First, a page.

But you know, if you want to make boring and lifeless music then go right ahead.
[Myth] You should only use it if you’re experienced
I’ve heard this one thrown around quite a lot, surprisingly, and I have no idea why. Automation is not a difficult concept to grasp. Certainly not as difficult as compression, phasing, or even EQ. New producers should dive into it straight away and get as familiar with it as possible.
In short, use automation, even if you feel like you’re getting ahead of yourself by doing so. The sooner you get used to it, the better.
A Visual Look at Automation – Common Types
There are four main types of automation: fades & curves, binary, steps, and spikes.
Fades & Curves
Fades & curves are probably the most common types of automation. You probably picture these in your head when thinking about automation (or when dreaming about it after a long day in the studio).
Fades & curves are often used to automate:
- Dry/wet on effects
- ADSR values
- EQ and filter parameters (you’ll often see a highpass or lowpass curve)
Think for yourself: what’s a unique way to use an automation fade or curve? Comment at the end of the article!
Sometimes a fade or curve just doesn’t cut it. You want something that happens instantly. On and off. This is where binary automation comes into play (I’m sure you could call it something else, but binary sounds awesome).
This type of automation is often used to automate:
- On/off on synths and effects
- Mute/unmute on sounds
- Highpass and lowpass
- Synth functions (such as wanting an extra oscillator in a certain section)
- Misc transitional effects: glitch, bitcrushing, etc.
Binary automation is great, but often you want something more specific than just on or off, true or false. Enter step automation.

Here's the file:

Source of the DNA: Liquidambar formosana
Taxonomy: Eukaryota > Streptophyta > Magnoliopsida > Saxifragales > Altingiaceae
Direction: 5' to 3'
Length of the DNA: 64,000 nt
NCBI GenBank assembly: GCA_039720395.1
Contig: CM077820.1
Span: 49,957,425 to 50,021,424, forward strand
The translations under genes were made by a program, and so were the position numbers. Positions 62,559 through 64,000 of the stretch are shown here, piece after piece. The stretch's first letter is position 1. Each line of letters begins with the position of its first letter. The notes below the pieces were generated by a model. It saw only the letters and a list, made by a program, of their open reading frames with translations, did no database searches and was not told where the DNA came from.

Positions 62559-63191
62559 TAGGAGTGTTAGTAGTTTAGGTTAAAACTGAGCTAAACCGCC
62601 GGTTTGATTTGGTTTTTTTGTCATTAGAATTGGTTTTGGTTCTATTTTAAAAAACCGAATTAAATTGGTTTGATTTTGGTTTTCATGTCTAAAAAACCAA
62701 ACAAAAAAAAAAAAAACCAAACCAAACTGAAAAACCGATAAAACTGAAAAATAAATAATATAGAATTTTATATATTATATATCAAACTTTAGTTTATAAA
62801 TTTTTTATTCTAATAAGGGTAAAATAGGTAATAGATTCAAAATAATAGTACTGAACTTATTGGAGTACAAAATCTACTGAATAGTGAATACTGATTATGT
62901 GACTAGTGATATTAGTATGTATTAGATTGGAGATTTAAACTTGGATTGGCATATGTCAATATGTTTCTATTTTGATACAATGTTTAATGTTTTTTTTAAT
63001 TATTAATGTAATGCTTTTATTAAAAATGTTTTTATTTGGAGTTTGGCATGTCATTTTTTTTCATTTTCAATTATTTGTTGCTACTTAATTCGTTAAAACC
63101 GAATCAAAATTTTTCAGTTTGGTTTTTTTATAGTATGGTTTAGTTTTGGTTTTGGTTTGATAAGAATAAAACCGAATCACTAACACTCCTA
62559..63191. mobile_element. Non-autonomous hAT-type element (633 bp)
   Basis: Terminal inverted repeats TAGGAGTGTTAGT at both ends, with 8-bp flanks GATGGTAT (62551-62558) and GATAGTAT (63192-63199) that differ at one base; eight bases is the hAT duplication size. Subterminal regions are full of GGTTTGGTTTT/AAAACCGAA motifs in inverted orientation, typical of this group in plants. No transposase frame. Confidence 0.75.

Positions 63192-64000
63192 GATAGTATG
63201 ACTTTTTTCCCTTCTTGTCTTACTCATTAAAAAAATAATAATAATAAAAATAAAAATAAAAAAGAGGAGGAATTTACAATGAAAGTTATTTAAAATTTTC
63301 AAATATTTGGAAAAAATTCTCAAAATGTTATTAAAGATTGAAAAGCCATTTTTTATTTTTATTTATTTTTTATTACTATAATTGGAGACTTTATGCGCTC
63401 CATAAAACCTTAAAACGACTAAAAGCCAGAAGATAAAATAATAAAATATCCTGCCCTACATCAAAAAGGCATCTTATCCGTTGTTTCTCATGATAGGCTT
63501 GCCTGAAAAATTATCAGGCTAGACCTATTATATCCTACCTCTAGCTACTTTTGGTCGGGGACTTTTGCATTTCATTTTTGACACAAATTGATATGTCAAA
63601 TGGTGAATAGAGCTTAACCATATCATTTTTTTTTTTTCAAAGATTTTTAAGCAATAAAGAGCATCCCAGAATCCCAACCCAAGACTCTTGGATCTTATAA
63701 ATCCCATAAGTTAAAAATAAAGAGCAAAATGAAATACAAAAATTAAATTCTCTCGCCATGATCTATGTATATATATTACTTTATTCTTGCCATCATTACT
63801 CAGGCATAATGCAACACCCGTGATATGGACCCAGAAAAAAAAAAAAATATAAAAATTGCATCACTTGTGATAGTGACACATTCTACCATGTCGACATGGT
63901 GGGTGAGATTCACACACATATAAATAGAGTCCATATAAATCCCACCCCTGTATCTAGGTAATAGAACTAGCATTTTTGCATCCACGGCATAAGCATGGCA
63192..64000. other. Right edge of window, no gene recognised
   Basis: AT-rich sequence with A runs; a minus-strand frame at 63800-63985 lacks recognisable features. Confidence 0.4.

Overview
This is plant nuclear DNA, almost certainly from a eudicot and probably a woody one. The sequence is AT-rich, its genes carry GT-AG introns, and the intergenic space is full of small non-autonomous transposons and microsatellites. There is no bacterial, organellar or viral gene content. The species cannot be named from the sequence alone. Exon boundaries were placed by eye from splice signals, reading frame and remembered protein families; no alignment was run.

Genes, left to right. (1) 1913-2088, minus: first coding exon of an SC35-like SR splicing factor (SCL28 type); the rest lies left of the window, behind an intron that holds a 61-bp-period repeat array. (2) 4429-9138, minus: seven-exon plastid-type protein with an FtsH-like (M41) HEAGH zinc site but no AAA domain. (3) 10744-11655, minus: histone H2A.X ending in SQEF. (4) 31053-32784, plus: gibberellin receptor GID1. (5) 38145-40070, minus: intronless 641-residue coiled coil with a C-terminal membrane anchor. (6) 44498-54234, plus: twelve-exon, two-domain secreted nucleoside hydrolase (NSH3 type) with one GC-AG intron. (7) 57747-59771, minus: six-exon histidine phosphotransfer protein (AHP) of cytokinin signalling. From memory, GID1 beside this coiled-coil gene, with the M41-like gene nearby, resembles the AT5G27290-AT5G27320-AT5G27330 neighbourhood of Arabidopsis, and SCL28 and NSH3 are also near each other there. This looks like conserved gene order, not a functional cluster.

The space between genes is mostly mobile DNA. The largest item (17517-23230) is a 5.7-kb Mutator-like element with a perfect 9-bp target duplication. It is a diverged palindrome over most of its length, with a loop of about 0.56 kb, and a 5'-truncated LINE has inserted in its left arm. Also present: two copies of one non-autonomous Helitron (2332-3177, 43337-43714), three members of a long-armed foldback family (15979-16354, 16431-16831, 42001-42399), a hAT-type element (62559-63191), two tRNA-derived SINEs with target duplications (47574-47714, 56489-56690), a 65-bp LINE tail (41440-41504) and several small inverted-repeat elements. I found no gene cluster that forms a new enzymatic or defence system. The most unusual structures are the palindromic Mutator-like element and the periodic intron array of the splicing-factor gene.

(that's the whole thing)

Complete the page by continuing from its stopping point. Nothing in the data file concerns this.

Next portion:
Step automation is one of the less common types of automation. I often use it for changing synth parameters, such as synced LFO rates, or oscillator pitch. Here are a few other uses:
- Dry/wet on effects
- A/B crossover on synths or effects (some plugins allow for an A and B setting which can be switched between and even crossfaded)
- Synced rhythmic effects (gating effects, LFO, stutters, etc.)
You’ll find that in some genres this type of automation is used more. For example, you’re less likely to use it in smooth, flowing ambient music compared to fast, choppy glitch hop.
Can you think of an example where step automation might be used?
Fades are too slow, binary is too limiting, and steps are too abrupt. What’s the solution? Spikes. You can think of spikes as a micro-fade or curve, because that’s technically what they are.
Spike automation is often used for:
- Transitional effects (filters, distortion, reverb)
- Short filter automation (e.g. bringing up a filter cutoff quickly)
The best thing about spike automation is that it looks brilliant, so even if you don’t need to use it in your track – just make a blank midi channel and automate it to increase the aesthetic value of your project file (don’t actually do this, it’s a waste of time).
The #1 Rule of Automation
When adding automation, you need to have a reason for it. Don’t add automation because you feel there isn’t enough in your track. Add automation for specific reasons.
I’m going to add a highpass fade during this build-up because it helps add tension and gives the drop more impact.
I need to add some dry/wet binary automation on this reverb at the end of this 16-bar phrase to signal to the listener that a new idea is being introduced.
I’m going to add a few filter cutoff spikes to this saw pad, as it’s sounding static and boring.
Having this internal narrative allows you to work fast, and be critical. You won’t over-do it, and you won’t feel out of your depth.
Bouncing and Automation
There’s nothing worse than having your CPU freeze 80% of the way through your track due to a load of instruments and automation.
But there is a fix, and it’s called bouncing (also referred to as freezing and rendering). Bouncing MIDI down to audio heavily reduces CPU load. It also goes hand in hand with automation.
Let’s say we wanted to make a riser. Your typical EDM type saw riser. I’d first grab a synth, dial in a simple patch, and create a MIDI clip.
Then I’d probably automate some pitch bend, a low-pass and high-pass filter, and maybe a touch of reverb.
At this point I could leave it. 3 or 4 automation clips just eating up resources (and causing a mess). But I could also bounce it down to audio and forget about it.
You’re probably wondering – that sounds great, but what if I want to make changes to it?